Few phrases offer more mixed messages or feel more inherently contradictory
than the term “ghetto fabulous.” Though meant to be more insouciant and somewhat
distinct from the dreary thug/gang/prison wear the NBA is taking to task, the
“ghetto fabulous” aesthetic is black cultural appropriation of the worst kind,
primarily because it believes it is the best kind. It believes that flaunting
riotous color, fake nails, weaves and bling jewelry, or flaunting some versions
thereof, pays homage to black people rather than insulting them. It openly fetishizes
the ghetto as a fashion trend, a boutique to be browsed through and picked over
rather than a real place that nobody ever wants to visit, let alone live in.
Practitioners of G.F. actually think that the ghetto is fabulous, in an InStyle magazine kind of way — a glossy two-dimensional universe in which black people thrive on their own inventiveness and audacity and end up with big cars and big houses because they’re so . . . fabulous. Many sports fans regard the basketball court this way, a tightly circumscribed place where black people flourish on their terms and live out a success commensurate to their fabulous talents. Not an entirely wrong view, but a very limited one in its acceptance of black people as entertainers, gladiators and/or purveyors of style and attitude; for blacks to exhibit anything more human than that — uncertainty, character flaws, attitude that bleeds openly into pedestrian anger — is to risk losing fantasy status, and public favor.
Of course, ordinary black people who wear weaves and jewelry every day with no sense of irony (or fabulousness) have no favor or status to lose, which helps explain why many NBA players greeted the news of the dress code so tepidly. Sure, they’re superstars, not high schoolers, and, no, most of them don’t appreciate being told what to wear when they’re not playing. But as black citizens, they also understand that sporting gang/prison/urban looks is less an individual statement than giving the people what they want. They may be weary of playing that game, and realize that not dressing that way can be a new and more authentic form of black rebellion — actively taking the “ghetto” out of “fabulous” by switching to boardroom silks and ties. It’s the kind of self-empowerment that Charles Barkley, the basketball great and sometime social critic, who has more than a little bit of Cosby in him, has been advocating for years. Even Stephen Jackson, the Indiana Pacer guard involved in last year’s brawl, who favors gold chains and decried the dress code as racist, acknowledged on ESPN that “We do need to look more professional, because it is a business. A lot of guys have gotten sloppy with the way they dress.” Jackson added that, for his own part, he’ll wear a suit every day, probably with the chains in full view. Talk about mixed messages. It’ll be interesting to see whether the league cites him or not.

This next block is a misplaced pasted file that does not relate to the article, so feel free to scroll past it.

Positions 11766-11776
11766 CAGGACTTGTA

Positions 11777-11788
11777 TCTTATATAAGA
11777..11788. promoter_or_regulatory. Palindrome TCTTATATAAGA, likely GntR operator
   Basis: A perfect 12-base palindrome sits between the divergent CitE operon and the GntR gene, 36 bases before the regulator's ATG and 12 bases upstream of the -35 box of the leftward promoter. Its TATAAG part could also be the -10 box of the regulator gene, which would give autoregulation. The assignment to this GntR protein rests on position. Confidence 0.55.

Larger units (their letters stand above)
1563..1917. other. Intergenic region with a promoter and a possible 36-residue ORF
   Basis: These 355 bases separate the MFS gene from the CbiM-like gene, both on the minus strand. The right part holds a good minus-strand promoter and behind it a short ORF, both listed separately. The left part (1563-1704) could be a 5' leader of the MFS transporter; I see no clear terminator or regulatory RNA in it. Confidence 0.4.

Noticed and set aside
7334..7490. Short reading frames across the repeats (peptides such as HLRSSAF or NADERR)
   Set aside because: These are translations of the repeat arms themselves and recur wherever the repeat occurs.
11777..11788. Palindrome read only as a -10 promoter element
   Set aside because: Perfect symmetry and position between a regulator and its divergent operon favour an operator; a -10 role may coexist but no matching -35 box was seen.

Leave it to Phil Jackson, former Lakers coach and the league’s most famous Buddhist, who favors clarity above all things, to be the most impolitic white guy on this issue. Jackson supports the dress code, and he says why. “The players have been dressing in prison garb the last five or six years,” Jackson told reporters. “All the stuff that goes on, it’s like gangster, thuggery stuff. It’s time. It’s been time to do that.
“But one must remember where one came from,” he continued. “I was wearing bib overalls when I was a player one time. I wasn’t going to the games or events in them.”
But if you had, Phil, it’s doubtful the NBA would have made a rule that you couldn’t. The inference that nobody wants to remember where the black players come from is true; we all want what black players wear to be a costume, the mark of some mythical tribe, and to some degree it is. But if it weren’t, we’d rather not consider that many black players are simply dressing as they did back home, representing in the most straightforward and least-titillating sense of the word. We want the looks, not locations — South-Central, Compton, Detroit, Oakland, New Orleans. Those are best left to hip-hop, another highly evolved aspect of the urban market that has become expert at invoking un-fabulous ghettos in music and videos. Three-dimensional black reality is another, well, reality. If and when that ever comes into fashion, it will be another moment entirely.